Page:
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French tourists die at Great Barrier Reef

AAP logoAAP 16/11/2016 David Sigston, Jamie McKinnell and Stuart Layt

Two French tourists in their 70s would have been in the water for less than 10 minutes at a popular Queensland snorkelling spot before suffering suspected heart attacks, which killed them, police say.

The man and woman were among a group of 21 elderly French nationals on a snorkelling tour at Michaelmas Cay north of Cairns with dive company Passions of Paradise on Wednesday.

Inspector Peter Mansfield said the 74-year-old woman entered the water around 10.45am and was spotted floating motionless a short time later.

She was then brought back on to the boat but couldn't be revived.

"While that was happening ... the 76-year-old man was observed also unconscious in the water," Insp Mansfield told reporters in Cairns.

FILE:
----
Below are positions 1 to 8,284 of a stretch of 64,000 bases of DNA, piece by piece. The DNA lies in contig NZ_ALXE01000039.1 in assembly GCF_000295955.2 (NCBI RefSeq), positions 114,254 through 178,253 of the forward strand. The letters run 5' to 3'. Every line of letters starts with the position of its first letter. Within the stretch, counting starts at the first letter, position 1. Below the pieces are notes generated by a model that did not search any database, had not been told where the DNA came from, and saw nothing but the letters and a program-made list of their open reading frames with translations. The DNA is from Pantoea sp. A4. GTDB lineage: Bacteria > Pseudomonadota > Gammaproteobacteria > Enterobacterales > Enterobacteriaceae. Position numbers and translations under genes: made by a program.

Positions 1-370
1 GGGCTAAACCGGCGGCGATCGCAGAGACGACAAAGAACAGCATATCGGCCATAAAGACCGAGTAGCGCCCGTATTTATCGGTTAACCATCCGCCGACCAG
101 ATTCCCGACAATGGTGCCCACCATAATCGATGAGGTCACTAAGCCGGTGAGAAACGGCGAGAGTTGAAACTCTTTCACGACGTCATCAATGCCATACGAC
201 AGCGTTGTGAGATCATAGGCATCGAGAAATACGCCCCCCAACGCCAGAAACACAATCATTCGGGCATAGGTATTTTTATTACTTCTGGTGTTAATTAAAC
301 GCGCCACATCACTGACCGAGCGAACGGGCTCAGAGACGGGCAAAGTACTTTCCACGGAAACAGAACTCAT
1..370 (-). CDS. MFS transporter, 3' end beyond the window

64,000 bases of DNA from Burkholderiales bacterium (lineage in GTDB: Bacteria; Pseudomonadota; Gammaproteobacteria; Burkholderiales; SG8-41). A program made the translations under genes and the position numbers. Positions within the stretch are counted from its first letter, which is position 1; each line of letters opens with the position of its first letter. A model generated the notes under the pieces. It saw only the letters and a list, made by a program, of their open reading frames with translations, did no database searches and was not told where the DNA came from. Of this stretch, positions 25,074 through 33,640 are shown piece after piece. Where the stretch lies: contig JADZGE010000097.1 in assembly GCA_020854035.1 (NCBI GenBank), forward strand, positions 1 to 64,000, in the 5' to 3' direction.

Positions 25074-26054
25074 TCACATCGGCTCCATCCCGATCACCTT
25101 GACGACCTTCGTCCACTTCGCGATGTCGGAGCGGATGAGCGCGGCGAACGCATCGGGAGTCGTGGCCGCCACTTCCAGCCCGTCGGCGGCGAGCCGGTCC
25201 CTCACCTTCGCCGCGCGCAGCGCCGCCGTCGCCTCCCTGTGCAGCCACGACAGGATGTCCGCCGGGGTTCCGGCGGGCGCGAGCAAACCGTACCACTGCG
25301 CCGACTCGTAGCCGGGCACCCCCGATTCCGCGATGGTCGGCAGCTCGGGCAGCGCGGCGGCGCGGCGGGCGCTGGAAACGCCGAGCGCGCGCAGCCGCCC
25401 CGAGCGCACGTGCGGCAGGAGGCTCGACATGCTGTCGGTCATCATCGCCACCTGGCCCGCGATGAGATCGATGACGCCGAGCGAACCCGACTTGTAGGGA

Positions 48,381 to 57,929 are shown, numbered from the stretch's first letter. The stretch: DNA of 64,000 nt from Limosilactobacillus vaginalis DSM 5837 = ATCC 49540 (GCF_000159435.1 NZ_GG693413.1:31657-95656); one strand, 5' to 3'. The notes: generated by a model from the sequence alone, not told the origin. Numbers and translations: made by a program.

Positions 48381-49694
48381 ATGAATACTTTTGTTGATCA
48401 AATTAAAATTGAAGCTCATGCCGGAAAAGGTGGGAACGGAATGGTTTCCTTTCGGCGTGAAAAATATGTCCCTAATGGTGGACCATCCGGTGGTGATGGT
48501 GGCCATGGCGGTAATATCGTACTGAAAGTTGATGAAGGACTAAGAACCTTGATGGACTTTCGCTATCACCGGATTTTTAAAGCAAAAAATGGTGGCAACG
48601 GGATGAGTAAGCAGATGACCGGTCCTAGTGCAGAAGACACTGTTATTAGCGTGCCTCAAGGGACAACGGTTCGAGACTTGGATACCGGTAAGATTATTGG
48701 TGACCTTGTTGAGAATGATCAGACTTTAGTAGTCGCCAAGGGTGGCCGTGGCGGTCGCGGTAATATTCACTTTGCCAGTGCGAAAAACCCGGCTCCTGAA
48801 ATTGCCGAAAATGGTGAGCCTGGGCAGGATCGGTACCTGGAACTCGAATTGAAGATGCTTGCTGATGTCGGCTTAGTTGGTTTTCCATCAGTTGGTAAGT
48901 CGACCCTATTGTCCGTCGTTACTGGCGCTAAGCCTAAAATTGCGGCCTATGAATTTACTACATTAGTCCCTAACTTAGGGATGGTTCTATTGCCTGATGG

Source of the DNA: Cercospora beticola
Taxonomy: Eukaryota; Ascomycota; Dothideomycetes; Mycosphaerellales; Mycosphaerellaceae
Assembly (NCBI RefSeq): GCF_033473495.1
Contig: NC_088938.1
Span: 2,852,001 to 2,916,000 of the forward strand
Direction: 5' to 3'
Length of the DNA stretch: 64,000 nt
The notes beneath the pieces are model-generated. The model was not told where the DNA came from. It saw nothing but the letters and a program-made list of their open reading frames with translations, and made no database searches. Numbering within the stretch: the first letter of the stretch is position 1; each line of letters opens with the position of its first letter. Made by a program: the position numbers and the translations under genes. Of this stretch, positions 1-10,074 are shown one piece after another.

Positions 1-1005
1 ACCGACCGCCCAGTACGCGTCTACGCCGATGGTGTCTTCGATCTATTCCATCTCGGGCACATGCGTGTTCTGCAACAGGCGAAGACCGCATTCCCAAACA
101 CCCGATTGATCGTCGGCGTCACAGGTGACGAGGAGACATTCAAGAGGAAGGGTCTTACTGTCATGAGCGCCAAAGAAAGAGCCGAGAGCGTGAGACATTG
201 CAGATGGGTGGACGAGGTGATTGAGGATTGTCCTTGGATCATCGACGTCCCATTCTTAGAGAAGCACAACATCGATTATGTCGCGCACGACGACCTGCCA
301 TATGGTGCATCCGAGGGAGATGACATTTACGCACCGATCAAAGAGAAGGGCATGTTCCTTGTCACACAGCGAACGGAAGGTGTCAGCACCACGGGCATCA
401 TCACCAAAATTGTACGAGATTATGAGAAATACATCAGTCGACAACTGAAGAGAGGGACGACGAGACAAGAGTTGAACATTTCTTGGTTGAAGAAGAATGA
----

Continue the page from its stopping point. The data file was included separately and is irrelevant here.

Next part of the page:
"He was taken to shore and CPR attempted, but that was also unsuccessful.

He said the event unfolded very quickly and the pair hadn't been in the water for long.

"Certainly with the female person, it would only have been less than 10 minutes."

Police have confirmed the pair were not related and their next of kin were also on the boat, and are assisting with inquiries.

© Rex Images Association of Marine Park Tourism Operators executive director Col McKenzie said the pair suffered sudden medical issues.

"I just don't know what it was; however, from what I was told, it would lead you to believe that they probably had heart attacks," he told AAP.

"I do know that the woman was on some pretty severe medications as well."

Passions of Paradise chief executive officer Scotty Garden extended the company's sympathies to the family and friends of the tourists.

"They had pre-existing medical conditions and were accompanied by a guide when they were in the water," he said in a statement.

A third person in the group later suffered an undisclosed medical condition, but survived.

Mr McKenzie said that person was being monitored.

The company had taken more than 400,000 tourists to the reef since if began operating in 1989, Mr McKenzie added.

One other fatality had occurred during a tour in 1997, an 80-year-old who is believed to have died from a heart condition.

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